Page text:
When Sebi chairman M Damodaran questioned the efficacy of the quarterly earnings guidance last week, he was opening the doors to a raging debate kicked off in July this year. Not all companies in India join the hoopla over providing a guidance and then issuing mid-term corrections or modifications in earnings expectations. Some, like the Tata Group companies, have kept away from the practice even when they operate in sectors where such hype is the highest. On the other hand, the practice has acquired some sanctity because Infosys, the bluest of them all, not only provides an earnings guidance, but its entire top management team is an active participant in the discussions that follow their results announcements. Of course, Infosys also manages to beat expectations and its own projections with unfailing regularity. On the other hand, TCS has steadfastly refused to be drawn into the guidance game.
Going by the international debate on the subject, it would seem that the Sebi chairman will get mixed feedback on guidance, especially about whether it amounts to forward-looking statements. It is well known that investment guru Warren Buffett does not believe in the practice. Companies such as Citigroup, Ford Motors and Google also do not provide earnings guidance, saying that it leads to a short-term focus of management, especially on their share price. CEO salaries are also increasingly based on these earnings numbers and a company’s share price performance.
Interestingly, a whole set of companies have mastered the art of playing the game of tweaking earnings guidance to present themselves in the best light. Analysts recognise this as well, which is why any slip in meeting estimates causes turmoil in the share price. However, there is also a set of companies that is tired of such pressure and short-term focus on earnings alone and is dropping the practice of issuing guidance. Just because a company refuses to provide guidance, analysts will not stop projecting where its earnings and consequently its stock prices are headed. The moot question then is, will the lack of earnings guidance cause more volatility? Earnings guidance by a company forces the analysts’ projections to be range-bound; without guidance there could be a wide divergence of views, fostering increased price volatility. While this is indeed a possibility, an analyst who is wildly off the mark will soon lose credibility and may even attract litigation.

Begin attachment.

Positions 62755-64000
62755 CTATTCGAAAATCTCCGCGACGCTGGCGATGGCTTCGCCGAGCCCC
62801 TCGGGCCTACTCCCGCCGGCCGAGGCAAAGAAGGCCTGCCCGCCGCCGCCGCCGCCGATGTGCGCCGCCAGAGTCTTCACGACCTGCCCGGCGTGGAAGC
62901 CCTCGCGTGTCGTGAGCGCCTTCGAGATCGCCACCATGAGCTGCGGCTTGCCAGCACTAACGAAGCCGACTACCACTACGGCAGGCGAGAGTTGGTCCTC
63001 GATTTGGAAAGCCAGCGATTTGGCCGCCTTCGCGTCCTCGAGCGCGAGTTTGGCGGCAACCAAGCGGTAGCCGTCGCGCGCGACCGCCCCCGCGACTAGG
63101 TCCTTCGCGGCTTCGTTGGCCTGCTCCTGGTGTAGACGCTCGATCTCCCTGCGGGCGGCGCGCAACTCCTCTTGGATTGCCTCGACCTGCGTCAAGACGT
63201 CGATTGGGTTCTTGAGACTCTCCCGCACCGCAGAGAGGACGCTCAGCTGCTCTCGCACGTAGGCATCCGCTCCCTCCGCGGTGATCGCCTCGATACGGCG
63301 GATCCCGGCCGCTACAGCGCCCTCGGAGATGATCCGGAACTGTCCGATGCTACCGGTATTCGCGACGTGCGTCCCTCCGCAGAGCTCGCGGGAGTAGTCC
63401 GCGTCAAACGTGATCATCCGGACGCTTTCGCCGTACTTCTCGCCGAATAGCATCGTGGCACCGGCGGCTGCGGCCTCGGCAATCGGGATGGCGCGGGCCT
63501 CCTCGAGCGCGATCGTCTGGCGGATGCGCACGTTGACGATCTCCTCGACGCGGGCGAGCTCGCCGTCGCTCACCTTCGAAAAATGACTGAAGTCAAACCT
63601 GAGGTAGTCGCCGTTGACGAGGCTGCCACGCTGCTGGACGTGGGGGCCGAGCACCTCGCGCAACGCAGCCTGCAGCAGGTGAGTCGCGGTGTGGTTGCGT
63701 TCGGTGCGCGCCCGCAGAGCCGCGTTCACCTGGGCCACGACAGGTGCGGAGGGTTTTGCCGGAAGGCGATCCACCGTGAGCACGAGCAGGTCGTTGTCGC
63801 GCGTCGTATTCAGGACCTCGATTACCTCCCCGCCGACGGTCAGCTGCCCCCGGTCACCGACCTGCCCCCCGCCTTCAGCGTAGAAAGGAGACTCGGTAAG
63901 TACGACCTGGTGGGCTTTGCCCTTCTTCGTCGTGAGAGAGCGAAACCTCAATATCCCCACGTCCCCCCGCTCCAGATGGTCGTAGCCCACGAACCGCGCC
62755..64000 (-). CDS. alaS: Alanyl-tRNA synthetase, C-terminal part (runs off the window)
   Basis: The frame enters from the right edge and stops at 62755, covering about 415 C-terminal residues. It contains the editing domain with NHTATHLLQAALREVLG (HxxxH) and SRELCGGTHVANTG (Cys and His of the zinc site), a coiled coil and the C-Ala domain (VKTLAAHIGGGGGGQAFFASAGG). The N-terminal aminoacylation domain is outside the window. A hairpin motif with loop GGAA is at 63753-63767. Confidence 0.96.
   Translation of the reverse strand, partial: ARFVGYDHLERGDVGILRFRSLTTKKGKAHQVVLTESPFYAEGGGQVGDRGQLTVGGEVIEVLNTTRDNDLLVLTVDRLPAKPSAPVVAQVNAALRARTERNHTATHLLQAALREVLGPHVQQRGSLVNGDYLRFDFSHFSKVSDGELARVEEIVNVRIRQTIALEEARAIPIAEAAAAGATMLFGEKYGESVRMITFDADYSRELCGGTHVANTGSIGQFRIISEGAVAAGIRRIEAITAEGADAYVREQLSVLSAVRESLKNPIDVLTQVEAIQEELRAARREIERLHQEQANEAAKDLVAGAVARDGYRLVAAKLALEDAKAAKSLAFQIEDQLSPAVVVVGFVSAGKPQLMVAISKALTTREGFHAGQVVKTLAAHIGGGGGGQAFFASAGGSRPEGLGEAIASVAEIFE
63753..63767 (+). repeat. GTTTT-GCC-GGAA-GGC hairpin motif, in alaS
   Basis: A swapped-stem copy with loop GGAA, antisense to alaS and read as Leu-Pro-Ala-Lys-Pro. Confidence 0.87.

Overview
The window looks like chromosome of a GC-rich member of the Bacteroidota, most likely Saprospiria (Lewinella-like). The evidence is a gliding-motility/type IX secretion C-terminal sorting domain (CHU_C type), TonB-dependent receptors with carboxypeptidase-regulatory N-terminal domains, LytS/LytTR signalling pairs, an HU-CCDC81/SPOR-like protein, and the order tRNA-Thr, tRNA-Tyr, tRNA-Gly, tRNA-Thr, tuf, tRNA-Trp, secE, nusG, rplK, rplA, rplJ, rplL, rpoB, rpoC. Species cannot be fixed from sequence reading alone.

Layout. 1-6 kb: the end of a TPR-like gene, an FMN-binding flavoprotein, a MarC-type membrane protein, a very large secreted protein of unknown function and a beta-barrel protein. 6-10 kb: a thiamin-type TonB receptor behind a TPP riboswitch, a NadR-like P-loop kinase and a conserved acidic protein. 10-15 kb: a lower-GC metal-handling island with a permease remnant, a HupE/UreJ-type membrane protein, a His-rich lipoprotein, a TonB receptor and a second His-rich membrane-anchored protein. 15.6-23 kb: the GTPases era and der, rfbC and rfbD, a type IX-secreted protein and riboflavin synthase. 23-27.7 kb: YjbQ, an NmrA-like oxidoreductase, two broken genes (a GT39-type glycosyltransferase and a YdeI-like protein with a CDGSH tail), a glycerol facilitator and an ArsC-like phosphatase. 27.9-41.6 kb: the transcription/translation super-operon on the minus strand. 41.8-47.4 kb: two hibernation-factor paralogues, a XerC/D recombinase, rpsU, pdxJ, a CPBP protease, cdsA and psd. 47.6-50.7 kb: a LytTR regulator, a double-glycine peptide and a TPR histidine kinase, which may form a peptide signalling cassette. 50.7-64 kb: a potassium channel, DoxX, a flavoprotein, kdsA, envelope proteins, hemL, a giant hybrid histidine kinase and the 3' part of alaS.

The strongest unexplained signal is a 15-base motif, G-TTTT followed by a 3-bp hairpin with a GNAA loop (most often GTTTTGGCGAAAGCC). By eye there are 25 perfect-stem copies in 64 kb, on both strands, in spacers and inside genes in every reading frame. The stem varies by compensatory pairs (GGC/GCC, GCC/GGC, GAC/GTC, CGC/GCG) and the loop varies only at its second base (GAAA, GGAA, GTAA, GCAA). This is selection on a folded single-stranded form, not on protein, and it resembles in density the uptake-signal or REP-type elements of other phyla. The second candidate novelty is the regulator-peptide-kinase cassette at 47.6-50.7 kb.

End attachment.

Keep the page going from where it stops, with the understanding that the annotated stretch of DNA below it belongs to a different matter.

In July this year, a report by the Business Roundtable’s Institute for Corporate Ethics and the CFA Institute’s Centre for Financial Market Integrity opened the debate on “the corrosive effect of short-term thinking in American business”. It said 76% of the members did not want guidance. The report said, “The obsession with short-term results by investors, asset management firms, and corporate managers collectively leads to the un-intended consequences of destroying long-term value, which decreases market efficiency, reduces investment returns, and impedes efforts to strengthen corporate governance”.
Unscrupulous companies find innumerable ways of making forward-looking statements without providing an official earnings guidance
Yet, a survey by McKinsey Quarterly found that 83% of companies that provide earnings guidance intend to continue doing so. At the same time, it found very little agreement on the costs and benefits or even the consequences of reducing the frequency of providing such guidance. In another article, the McKinsey Quarterly says that many executives believe that providing quarterly earnings guidance helps them maintain an open channel of communication with investors and increase visibility while reducing the volatility of share prices and improving share valuations. The article concludes that the practice offers few benefits and carries its own costs, particularly management time and an overemphasis on short-term performance.
In India, where insider trading rules are fairly new, the more unscrupulous companies find innumerable ways of making forward-looking statements without providing an official earnings guidance. It could well happen that they welcome Damodaran’s view and drop their forecasts. They can then continue with the age-old practice of using media plants to manage their share price and image. In any case, analysts regularly track barely 250 Indian companies.